In 1853 the firm dissolved and Charles Tiffany struck out on his own. He hired the architectural firm of R.G. & O. P. Hatfield to design his new store at Nos. 550 Broadway, midway between Spring and Prince Streets. Prominent during their careers, brothers Oliver Perry Hatfield and Robert Griffith Hatfield had opened their office around 1841. Decades later, in 1891, The Inland Architect commented, "At that time, architecture was much less of a fine art than it is now, and the Hatfields found themselves led by inclination to the scientific and practical side of the profession, in which they soon gained a wide reputation."
The Hatfields produced a five-story Italianate style retail palace befitting the jewels and silverware inside. The building was faced in white marble above the cast iron storefront made by Daniel D. Badger's Architectural Iron Works. Above the intricate cornice two stalking lions flanked a parapet topped with a elaborate cresting.
|The storefront was illustrated in the 1865 catalogue of the Architectural Iron Works of the City of New York (copyright expired)|
Reportedly Charles Tiffany feared that the second floor openings were "monotonous." He commissioned his good friend Henry Frederick Metzler to carve a 9-foot tall figure of Atlas to be situated over the entrance, holding a clock, four feet in diameter, upon his shoulder.
Metzler was a carver of ships' figureheads, or “bow portraits.” Naked except for a cross leather strap, the bearded, lanky figure was a distinct departure from the hulking, muscular Atlases produced by most contemporary artists. The carver did not attempt to present a heroic figure and instead created a realistic, natural human form. Carved of fir, when completed the figure was painted to mimic the patina of weathered bronze.
Newspapers described the new store as a "brilliant bijouterie" and described a "blaze of glittering temptations." The first floor was reserved for jewelry and silverware. Arched mirrors below the 16-foot ceiling alternated with frescoed panels. On the second floor shoppers wandered among an "infinite variety of exquisite work," including chandeliers, bronzes and clocks, and one floor above could be found porcelain, china and glass. Jewelry makers worked on the uppermost floors.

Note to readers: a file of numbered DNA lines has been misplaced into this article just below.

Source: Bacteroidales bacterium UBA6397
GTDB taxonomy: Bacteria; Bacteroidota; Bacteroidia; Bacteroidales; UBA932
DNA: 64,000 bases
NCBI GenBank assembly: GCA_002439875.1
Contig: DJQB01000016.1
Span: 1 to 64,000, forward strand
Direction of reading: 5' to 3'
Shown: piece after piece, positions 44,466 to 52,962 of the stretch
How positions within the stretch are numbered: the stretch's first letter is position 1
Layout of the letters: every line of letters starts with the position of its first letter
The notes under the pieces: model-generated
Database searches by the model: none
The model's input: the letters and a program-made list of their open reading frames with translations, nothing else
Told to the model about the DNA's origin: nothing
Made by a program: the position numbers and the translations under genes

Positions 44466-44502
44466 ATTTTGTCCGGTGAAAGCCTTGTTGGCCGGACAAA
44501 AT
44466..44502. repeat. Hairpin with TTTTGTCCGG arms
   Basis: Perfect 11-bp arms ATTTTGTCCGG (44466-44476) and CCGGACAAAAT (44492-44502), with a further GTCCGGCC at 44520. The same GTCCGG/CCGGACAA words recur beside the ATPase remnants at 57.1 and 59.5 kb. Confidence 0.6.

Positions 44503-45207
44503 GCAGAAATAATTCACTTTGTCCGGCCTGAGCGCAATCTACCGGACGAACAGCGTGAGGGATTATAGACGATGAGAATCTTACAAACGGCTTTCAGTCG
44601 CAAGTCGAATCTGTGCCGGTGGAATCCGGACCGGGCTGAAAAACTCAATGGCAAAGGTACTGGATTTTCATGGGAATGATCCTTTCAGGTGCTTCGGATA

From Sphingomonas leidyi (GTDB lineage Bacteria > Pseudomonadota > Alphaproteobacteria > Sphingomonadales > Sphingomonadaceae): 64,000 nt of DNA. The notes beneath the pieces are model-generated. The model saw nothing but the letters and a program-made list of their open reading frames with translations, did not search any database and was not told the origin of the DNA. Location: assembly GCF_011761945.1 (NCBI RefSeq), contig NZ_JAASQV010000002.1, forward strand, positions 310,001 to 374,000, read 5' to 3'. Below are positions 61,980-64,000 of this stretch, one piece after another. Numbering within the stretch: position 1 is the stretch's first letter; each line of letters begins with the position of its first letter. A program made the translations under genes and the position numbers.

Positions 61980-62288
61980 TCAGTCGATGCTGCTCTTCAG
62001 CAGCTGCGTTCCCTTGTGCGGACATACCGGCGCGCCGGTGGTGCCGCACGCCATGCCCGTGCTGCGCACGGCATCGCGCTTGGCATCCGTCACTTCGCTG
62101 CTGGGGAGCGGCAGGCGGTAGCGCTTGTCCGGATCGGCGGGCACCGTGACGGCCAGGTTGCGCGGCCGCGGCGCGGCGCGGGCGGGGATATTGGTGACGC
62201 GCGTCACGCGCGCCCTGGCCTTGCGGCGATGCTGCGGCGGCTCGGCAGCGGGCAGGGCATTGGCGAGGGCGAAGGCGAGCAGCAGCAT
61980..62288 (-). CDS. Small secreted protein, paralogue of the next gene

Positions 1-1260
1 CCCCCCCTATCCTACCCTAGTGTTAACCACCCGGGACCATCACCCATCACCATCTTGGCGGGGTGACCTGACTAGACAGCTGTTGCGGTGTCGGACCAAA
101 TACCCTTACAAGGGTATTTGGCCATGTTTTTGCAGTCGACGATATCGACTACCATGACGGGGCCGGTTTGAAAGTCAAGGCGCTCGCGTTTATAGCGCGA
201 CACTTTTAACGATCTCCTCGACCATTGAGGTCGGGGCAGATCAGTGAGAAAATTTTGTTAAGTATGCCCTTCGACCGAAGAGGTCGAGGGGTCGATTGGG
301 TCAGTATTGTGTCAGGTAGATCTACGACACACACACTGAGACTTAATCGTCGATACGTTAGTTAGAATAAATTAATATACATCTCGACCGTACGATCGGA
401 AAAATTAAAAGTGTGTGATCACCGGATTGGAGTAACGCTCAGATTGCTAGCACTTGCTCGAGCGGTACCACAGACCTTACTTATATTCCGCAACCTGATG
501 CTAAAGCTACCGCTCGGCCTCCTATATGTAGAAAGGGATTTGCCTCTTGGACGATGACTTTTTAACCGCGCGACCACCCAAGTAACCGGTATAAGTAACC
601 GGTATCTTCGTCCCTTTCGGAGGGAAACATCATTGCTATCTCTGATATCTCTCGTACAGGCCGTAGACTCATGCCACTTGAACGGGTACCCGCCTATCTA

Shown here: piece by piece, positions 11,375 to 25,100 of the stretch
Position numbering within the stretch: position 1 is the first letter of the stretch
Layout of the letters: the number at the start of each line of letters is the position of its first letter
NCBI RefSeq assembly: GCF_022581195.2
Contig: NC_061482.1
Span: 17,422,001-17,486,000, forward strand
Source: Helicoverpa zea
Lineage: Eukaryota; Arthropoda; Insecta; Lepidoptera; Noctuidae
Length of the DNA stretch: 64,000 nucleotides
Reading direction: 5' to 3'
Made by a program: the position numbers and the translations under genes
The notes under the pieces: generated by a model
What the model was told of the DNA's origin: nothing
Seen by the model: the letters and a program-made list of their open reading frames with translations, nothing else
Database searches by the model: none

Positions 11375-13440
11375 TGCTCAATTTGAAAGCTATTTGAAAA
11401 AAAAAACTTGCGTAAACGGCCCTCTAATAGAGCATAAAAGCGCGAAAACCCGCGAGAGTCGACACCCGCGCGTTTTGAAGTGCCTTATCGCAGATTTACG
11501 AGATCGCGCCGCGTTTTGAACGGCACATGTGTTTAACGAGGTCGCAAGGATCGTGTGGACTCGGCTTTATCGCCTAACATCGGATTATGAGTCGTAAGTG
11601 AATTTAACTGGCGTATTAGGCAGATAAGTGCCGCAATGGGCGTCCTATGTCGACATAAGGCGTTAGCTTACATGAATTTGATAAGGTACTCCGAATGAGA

|The new Tiffany & Co. announced its location in the 1854 edition of Don Giovanni A Grand Opera. (copyright expired)|
The bowl is surmounted with a knotted cable forming a bold and massive border; the handles also are of cable, running out of hawser-holes, twining around and supporting an anchor of solid silver. The bowl stands on a foot or pedestal, the stem representing water-lilies and bulrushes, around which are Tritons springing forward out of the sea, blowing their horns--the whole resting on a base of shell-work. The body of the bowl is highly ornamented with shields and appropriate nautical emblems and devices--anchors, buoys, blocks, pennants, &c. Inclosed [sic] in the shield is a finely-engraved view of the race between the yachts Maria and America, before the latter sailed for England.
Soulard said goodbye, promising to come back later with his sisters. But he then reconsidered and asked to see some diamond rings and seals. He might have made a clean getaway with the breastpins, but now he drew the suspicion of another clerk, John F. Simons, who watched him from a distance. When his co-worker's back was turned, Soulard dropped a seal into his pocket.
|When this advertisement appeared on April 17, 1869, the firm was already planning its uptown move. New-York Tribune (copyright expired)|
The renovated building became home to the Meriden Britannia Company, makers of electro-plated silverware. The firm's ornate Victorian tea services, flatware, and vases were available at a fraction of the prices of Tiffany & Co.'s sterling silver pieces. It shared the building with Francis P. Freeman whose opening announcement listed "French clocks, artistic bronzes, fine fans, opera-glasses, Russia traveling-bags, dressing-cases, shell, jet and French jewelry, musical-boxes, &c., &c."
|New-York Tribune, December 12, 1874 (copyright expired)|
As Tiffany & Co. had done, Meriden Brittania Co. moved to Union Square in January 1878. William Waldorf Astor purchased the building in June 1884 and two years later again remodeled it. That year an advertisement in The New York Times for the ground floor store touted the "extra wide modern building."
|The building looked little different in the 1940's than today. via the NYC Dept of Records & Information Services|